Broome is in the north west of Western Australia
Margaret River, nestled in the South West, offers a relaxed life, thriving business community, and stunning beaches. Housing prices can be high, particularly in desirable areas.
Experience vibrant Fremantle, known for its rich heritage, cultural events, and beaches. It provides a unique atmosphere and access to amenities.
Consider your preferences and priorities when deciding if WA is the right place for you.
Perth and surrounds
Moving to Perth, one of the most geographically isolated cities, offers a fantastic lifestyle change. Located on the Swan River and near King's Park, it provides a range of amenities, shopping centres, and housing options.
Perth's city centre offers a vibrant urban experience. The city beach and suburbs provide a laid-back atmosphere. Public transport is accessible, making it convenient to explore both the Perth CBD and the outer metropolitan area.
The fourth-largest city in Australia offers a mix of urban and suburban living. While it may not have the same bustling atmosphere as larger cities, it provides a more relaxed and community-oriented environment.
Despite being an isolated, smaller city itself, it's well-connected to other major cities through transport links. The metro area offers a diverse range of cultural experiences, and smaller cities within the region provide unique attractions. Housing prices vary across different areas, so careful consideration is necessary when finding a suitable house.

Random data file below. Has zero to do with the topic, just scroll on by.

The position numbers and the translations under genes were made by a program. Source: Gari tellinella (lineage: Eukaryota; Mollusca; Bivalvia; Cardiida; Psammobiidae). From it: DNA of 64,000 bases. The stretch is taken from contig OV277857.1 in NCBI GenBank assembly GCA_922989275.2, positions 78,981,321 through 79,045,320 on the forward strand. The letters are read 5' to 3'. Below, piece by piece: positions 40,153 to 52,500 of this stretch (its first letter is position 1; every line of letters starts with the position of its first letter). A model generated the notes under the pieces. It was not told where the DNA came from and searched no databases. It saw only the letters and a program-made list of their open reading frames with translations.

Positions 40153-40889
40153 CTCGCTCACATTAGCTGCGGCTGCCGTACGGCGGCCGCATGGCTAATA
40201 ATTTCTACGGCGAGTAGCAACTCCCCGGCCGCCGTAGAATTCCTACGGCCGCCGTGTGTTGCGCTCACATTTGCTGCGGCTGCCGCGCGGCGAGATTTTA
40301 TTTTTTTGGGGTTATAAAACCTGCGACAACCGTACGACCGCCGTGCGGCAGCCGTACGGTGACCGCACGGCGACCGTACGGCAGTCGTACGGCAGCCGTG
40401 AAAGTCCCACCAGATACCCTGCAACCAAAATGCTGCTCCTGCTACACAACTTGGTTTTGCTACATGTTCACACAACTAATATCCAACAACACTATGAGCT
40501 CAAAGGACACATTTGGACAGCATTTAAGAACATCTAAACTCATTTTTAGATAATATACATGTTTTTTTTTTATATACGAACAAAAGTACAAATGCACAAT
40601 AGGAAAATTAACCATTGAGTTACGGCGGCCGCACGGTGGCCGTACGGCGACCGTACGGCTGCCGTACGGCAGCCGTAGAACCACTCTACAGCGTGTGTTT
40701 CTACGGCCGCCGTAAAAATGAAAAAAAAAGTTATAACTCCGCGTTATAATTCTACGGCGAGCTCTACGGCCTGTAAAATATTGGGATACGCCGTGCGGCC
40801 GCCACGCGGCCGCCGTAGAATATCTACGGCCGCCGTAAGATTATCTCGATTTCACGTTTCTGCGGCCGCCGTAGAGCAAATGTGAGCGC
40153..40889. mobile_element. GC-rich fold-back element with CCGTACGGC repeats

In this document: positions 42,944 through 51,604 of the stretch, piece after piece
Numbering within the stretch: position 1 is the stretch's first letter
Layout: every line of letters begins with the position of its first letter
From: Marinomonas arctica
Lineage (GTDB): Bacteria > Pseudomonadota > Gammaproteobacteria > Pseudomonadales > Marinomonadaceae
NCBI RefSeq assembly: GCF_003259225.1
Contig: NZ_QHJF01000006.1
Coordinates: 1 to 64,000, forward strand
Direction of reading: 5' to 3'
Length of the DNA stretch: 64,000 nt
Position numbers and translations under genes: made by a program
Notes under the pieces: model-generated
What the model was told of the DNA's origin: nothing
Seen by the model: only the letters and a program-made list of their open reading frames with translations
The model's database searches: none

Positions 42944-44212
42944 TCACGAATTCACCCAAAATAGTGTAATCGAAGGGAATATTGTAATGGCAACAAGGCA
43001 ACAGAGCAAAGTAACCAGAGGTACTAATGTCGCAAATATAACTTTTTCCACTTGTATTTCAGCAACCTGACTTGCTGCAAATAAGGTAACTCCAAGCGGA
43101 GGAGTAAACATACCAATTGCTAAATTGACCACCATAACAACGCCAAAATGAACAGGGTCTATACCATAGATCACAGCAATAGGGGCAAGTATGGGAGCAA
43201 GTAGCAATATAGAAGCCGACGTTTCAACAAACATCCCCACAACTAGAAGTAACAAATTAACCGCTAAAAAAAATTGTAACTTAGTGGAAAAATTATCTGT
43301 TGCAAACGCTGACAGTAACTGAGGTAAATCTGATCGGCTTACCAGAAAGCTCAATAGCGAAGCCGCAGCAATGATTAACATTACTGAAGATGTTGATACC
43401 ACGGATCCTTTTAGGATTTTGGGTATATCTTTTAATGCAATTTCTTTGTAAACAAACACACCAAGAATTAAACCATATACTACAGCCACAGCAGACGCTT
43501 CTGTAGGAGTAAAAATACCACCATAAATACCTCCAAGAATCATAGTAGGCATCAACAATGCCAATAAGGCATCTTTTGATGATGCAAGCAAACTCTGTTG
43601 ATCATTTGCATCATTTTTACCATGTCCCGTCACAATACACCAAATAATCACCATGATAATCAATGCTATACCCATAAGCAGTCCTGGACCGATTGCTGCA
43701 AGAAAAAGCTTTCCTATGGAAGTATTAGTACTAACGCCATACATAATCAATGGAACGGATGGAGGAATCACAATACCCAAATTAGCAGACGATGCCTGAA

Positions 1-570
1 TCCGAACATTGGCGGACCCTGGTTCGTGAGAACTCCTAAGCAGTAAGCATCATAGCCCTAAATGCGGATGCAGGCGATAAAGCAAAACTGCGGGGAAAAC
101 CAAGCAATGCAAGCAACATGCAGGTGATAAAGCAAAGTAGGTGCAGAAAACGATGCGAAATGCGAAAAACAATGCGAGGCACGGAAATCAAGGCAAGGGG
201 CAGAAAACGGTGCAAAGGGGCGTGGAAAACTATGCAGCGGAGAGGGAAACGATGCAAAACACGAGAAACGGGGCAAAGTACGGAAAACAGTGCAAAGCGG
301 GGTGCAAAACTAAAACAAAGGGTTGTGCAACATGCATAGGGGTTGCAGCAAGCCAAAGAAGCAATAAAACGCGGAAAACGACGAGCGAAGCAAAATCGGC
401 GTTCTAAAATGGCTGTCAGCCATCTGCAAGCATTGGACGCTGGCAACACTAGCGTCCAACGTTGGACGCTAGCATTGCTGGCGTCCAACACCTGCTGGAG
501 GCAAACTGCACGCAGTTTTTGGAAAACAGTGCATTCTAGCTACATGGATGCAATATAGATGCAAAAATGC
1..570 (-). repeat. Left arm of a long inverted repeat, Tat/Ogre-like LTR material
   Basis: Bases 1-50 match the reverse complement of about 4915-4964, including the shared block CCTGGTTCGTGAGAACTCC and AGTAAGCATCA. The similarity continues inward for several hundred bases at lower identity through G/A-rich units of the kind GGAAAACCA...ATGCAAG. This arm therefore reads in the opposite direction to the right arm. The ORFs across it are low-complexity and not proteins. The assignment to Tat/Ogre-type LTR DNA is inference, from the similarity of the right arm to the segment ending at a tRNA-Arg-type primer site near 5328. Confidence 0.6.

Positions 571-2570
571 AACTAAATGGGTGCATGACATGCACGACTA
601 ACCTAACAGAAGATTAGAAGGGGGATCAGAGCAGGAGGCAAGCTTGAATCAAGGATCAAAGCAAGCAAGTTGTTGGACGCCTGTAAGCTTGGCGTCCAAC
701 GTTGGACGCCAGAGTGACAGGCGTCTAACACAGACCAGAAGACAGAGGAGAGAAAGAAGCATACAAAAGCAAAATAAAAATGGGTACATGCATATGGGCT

Consider the factors of expense and location preferences when deciding to make the move.
The West Coast of Australia
Moving from interstate to the many coastal towns along the vast western coast offers a fantastic opportunity for those seeking a relaxed, beachside lifestyle. With so many towns to choose from, there is a wide range of lifestyle options available to suit different tastes and budgets.
Rottnest Island is a popular destination for those seeking a laid-back beach lifestyle. The island is located off the coast of Perth in the Indian Ocean and is known for its Quokkas, crystal-clear waters, and abundant marine life. It's a perfect place for beach lovers and outdoor enthusiasts to enjoy a serene and idyllic environment.
Quokkas are only found on Rottnest Island off the coast of the mainland of Western Australia
Broome is another popular coastal town, located in the northwest. The town is known for its stunning beaches, including the famous Cable Beach, with its white sand and turquoise waters. Broome offers a tropical atmosphere and is a gateway to the breathtaking Kimberley region, with its rugged landscapes best beaches and ancient First Nations rock art.
Exmouth, situated on the Coral Coast, is a coastal town renowned for its beautiful beaches and vibrant marine life. It's the gateway to Ningaloo Reef, a World Heritage-listed site, where visitors can snorkel or dive with whale sharks, manta rays, and an array of colourful fish. The town also offers a relaxed coastal lifestyle and stunning natural surroundings.
Albany, located on the southern coast that offers a mix of beaches, rocky shores, and towering cliffs, providing endless opportunities for beach walks and exploring the beauty of the region. Albany is also rich in history and has a charming town centre.
Bunbury is another coastal town, situated in the southwest region of Western Australia. It boasts immaculate beaches, including the popular Back Beach, where surfers and beachgoers can enjoy the waves of the Indian Ocean. Bunbury offers a relaxed coastal lifestyle with a range of amenities and attractions, including shopping centres, cafes, and restaurants.